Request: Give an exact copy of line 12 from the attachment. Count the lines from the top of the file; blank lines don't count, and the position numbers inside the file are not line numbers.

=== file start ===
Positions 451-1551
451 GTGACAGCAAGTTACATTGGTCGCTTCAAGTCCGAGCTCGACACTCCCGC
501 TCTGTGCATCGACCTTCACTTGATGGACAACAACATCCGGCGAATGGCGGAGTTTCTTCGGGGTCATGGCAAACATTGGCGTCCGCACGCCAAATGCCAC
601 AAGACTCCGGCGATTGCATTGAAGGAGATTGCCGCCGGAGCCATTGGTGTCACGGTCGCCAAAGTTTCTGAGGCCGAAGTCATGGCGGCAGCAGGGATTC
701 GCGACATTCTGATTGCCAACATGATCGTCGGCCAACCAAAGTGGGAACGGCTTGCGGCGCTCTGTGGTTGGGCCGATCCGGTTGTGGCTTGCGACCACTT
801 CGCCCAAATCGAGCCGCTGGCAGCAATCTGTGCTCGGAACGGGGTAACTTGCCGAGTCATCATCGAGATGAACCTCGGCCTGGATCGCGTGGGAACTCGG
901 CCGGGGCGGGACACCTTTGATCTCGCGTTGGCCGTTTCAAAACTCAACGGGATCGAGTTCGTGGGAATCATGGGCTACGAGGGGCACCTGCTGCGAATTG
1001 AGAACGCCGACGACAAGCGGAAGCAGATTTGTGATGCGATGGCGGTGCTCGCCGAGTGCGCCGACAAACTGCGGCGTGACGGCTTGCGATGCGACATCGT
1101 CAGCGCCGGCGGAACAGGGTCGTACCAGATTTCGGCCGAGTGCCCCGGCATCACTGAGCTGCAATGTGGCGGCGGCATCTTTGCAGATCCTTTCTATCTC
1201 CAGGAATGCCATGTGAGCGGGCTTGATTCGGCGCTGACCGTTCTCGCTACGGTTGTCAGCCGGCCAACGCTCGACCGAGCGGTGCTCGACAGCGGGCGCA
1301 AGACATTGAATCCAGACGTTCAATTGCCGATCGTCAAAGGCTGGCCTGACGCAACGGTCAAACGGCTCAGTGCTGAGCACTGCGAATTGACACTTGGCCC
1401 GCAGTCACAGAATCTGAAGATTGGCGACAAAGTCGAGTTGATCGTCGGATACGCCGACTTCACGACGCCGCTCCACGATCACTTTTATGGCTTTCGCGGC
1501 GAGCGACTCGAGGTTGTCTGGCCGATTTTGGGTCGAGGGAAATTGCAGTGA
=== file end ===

1401 GCAGTCACAGAATCTGAAGATTGGCGACAAAGTCGAGTTGATCGTCGGATACGCCGACTTCACGACGCCGCTCCACGATCACTTTTATGGCTTTCGCGGC